Jack J. Woehr is an independent consultant and team mentor practicing in Colorado. He can be contacted at http://www.softwoehr.com/.
Perl Core Language, Second Edition
Paraglyph Press, 2004
528 pp., $29.99
Perl Core Language is part of Paraglyph's "Little Black Book" series, billed as "concise problem solvers." The content of Perl Core Language consists primarily of chapters in two parts. The first part of each chapter is the In Brief section (it might simply have been called "Brief"), a summary of the theme that unifies the chapter. This is followed by Immediate Solutions, topics (often occupying less than a full page), such as "Removing Trailing and Leading Spaces," "Using Array References as Hash References," or covering one of the scores of Perl function calls described by the book.
The book takes you from the basic language up through object Perl, Modules, CGI, XML, and Perl Debugging. The industry ritual of two "on beyond zebra" chapters at the end goes unchallenged: Here the extras are Chapter 20 on counters, guestbooks, e-mailers, and secure scripts; and Chapter 21 on multiuser chat, cookies, and games.
Though it starts with a Chapter on "Essential Perl" covering the boilerplate topics of downloading and installing Perl, making sure the shell interpreter can execute your scripts on any conceivable platform, language basics, and so on, Perl Core Language is not a book for learning Perl (nor for learning XMLyou should be well grounded before you tackle Chapter 19, "Perl and XML"). It's a book for those who have learned Perl, and probably umpteen other languages, which explains why they need such a book open on their desk as they dive into a Perl project or merely into a day's coding. The book is the digested manual, often paired with clarifying examples composed by a skilled exigete for application on the fly. Hundreds of useful (albeit shallow) headings fit into a book under the application of such a formula, but the concision comes at a price. Holzner gets into the rhythm of his formula to the extent that, occasionally, he appears not to have parsed what he was writing for sense, as in the sprintf article:
%e - A floating-point number, in scientific notation %E - Like %e, but using an uppercase E. %f - A floating-point number, in fixed decimal notation. %g - A floating-point number, in %e or %f notation %G - Like %g, but with an uppercase G
In case you missed the error, read the %G line again. %G most definitely does not produce an "uppercase G" in its output.
Perl Core Language is another one of these books whose blurbs reference Perl 6.0 ("[C]overs the current version...as well as highlighting critical features of the upcoming 6.0 version"). Anyone following the developers' list for Perl 6 (firstname.lastname@example.org or in entertaining the weekly summary athttp://www.perl.com/pub/ a/2005/01/p6pdigest/20050118.html) knows that if you want to know about Perl 6, you start at http://dev.perl.org/perl6/. If you don't understand what you read there, you don't really want to know right now, anyway. In any case, for the target reader of Perl Core Language, the contours of Perl 6 can be most usefully summed up by the Magic 8-Ball: "Ask again later."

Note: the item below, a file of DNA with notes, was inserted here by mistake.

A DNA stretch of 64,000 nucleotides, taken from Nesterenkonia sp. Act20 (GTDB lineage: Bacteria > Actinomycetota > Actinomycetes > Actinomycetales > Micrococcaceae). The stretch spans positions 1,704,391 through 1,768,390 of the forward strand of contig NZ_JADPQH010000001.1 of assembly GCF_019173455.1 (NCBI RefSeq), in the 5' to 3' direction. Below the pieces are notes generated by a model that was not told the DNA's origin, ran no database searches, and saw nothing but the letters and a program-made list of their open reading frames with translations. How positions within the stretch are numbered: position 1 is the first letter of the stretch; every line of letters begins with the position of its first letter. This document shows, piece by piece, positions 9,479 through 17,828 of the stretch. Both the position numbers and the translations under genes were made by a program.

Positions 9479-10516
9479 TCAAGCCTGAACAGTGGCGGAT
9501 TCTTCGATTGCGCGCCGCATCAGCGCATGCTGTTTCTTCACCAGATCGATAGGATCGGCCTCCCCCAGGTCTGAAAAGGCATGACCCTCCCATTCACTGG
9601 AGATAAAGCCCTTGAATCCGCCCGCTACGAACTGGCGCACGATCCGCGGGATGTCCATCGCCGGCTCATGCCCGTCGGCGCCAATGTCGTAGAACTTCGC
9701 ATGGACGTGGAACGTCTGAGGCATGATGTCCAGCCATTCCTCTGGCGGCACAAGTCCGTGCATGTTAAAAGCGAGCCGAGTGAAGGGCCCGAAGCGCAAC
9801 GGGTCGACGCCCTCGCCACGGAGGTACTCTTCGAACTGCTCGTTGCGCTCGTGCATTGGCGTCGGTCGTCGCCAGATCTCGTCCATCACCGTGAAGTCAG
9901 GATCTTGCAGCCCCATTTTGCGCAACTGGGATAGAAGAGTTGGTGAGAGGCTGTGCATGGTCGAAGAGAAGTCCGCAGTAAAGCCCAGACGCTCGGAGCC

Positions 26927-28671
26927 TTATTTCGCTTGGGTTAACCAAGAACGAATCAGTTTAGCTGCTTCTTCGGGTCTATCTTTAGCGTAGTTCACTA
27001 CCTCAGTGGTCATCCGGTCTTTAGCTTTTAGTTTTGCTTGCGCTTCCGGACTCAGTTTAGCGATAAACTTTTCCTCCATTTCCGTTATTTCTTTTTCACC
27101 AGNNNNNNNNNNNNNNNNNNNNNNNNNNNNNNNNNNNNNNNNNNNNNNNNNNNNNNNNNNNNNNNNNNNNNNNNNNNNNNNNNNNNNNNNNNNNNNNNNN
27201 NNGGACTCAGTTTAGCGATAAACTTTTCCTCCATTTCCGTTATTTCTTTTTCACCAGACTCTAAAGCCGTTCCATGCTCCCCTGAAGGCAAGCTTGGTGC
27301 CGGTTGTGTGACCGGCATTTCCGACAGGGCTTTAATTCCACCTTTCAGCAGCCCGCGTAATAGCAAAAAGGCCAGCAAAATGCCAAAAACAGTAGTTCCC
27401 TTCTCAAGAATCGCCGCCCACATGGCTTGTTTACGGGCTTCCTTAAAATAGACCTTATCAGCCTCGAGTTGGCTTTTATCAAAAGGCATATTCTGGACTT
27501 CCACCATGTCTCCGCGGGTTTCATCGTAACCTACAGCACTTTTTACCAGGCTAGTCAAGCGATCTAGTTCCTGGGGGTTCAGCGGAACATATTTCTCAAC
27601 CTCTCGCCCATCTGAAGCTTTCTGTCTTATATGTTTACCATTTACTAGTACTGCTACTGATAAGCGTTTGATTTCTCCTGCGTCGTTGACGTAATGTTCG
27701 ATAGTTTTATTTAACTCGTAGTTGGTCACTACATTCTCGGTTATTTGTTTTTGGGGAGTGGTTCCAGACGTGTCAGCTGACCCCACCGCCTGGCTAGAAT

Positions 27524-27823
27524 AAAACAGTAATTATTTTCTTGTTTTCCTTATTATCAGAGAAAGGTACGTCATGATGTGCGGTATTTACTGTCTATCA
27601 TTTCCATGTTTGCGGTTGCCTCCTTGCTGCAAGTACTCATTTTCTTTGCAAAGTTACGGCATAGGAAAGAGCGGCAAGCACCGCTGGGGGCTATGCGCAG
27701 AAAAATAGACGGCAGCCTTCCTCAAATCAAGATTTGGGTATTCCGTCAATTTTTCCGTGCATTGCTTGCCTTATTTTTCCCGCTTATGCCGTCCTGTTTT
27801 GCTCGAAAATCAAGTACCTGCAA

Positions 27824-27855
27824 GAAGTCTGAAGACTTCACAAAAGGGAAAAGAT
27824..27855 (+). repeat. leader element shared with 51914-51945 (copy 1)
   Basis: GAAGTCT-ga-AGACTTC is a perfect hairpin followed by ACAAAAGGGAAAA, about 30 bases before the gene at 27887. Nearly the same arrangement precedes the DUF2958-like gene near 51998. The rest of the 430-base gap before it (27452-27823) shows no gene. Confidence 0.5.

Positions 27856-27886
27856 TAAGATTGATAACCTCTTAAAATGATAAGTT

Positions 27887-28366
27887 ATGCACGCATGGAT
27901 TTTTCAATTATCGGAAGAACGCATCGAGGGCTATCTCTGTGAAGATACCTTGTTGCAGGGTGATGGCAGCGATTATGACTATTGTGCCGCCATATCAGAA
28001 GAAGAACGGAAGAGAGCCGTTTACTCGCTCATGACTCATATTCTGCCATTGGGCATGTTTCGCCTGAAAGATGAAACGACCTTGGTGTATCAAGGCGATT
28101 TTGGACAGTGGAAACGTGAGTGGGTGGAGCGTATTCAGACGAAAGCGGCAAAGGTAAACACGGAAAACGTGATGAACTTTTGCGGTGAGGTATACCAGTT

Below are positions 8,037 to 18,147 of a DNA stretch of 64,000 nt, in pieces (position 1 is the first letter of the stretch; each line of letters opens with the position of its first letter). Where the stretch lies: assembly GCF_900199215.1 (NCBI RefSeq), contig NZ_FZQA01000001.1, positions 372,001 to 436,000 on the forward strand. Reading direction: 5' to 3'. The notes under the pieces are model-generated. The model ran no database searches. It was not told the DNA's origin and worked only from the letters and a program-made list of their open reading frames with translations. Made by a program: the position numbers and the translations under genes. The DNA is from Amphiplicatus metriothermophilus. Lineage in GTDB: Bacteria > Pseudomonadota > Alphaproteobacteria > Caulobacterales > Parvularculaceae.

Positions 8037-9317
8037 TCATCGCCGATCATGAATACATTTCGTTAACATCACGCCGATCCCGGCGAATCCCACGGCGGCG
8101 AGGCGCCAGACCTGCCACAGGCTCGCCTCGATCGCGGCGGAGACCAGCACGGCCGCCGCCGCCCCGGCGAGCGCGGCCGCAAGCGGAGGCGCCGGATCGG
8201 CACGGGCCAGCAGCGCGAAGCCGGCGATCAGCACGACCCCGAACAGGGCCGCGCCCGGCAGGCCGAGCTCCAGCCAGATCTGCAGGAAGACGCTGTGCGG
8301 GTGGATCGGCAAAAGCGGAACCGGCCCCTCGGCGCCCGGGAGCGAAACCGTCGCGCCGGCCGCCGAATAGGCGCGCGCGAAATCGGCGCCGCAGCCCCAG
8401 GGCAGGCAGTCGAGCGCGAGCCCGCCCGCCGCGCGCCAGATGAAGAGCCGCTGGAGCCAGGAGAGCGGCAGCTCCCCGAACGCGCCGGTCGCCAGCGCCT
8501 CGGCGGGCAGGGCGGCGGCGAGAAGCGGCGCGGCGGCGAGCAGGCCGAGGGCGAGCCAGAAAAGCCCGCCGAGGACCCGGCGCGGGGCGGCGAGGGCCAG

Certain other literary aspects of the work rub this reviewer the wrong way. First of all, prolific author Steven Holzner is an old hand at tech writing. Amazon offers 96 (!) of his books. Yet, oddly enough, none of these previous authorships are listed in this book under the "About the Author" heading. Second, we're sure Holzner wouldn't program a new object class merely to encapsulate one-to-one the capabilities of an extant class. Then why are the "Acknowledgments" solely aimed at the book's production team? Shouldn't the roles played by these individuals simply appear de rigeur inserted into the book by the publisher as "Credits" without reference to the author's wishes? Normative these days in tech book "Acknowledgments" are frank comments like, "I could never have done it without my wife Hroswitha, who entered therapy so she could handle my locking myself in my basement office for two years to write this book for a $7000 advance against nonexistent royalties." Now, if Holzner had offered praise to these individuals for doing their jobs skillfully despite their being woefully underpaid and abused by seven layers of lackluster management or something of the sort, there would be the kind of value added above and beyond simple credits that would justify calling it an "Acknowledgment."
The web site http://www.paraglyphpress.com/ turns out to be a tumble-down shed since the new barn got raised: http:// paraglyph.oreilly.com/. There, you'll find the link to Perl Core Language pointing to http://www.oreilly.com/catalog/1932111921/. Hardly an intuitive URL, but consolidation marches onward in tech book publishing as in all other industries. Anyway, once arrived at the cited URL, you will find none of the usual amenities: no table of contents, no sample chapter, no downloadable example code. Everything about this effort bespeaks itself of hurry, which is hardly unusual hereabouts, but rush reaches an apogee in the present case wherein the same author publishes several other books in the course of the same 12 months. Steven Holzner clearly understands Perl, has impressive authorship credits, and is approaching rough parity with Herbert Schildt, another workhorse of this industry. If only Holzner, at the peak of his form, had time to stop and smell the roses!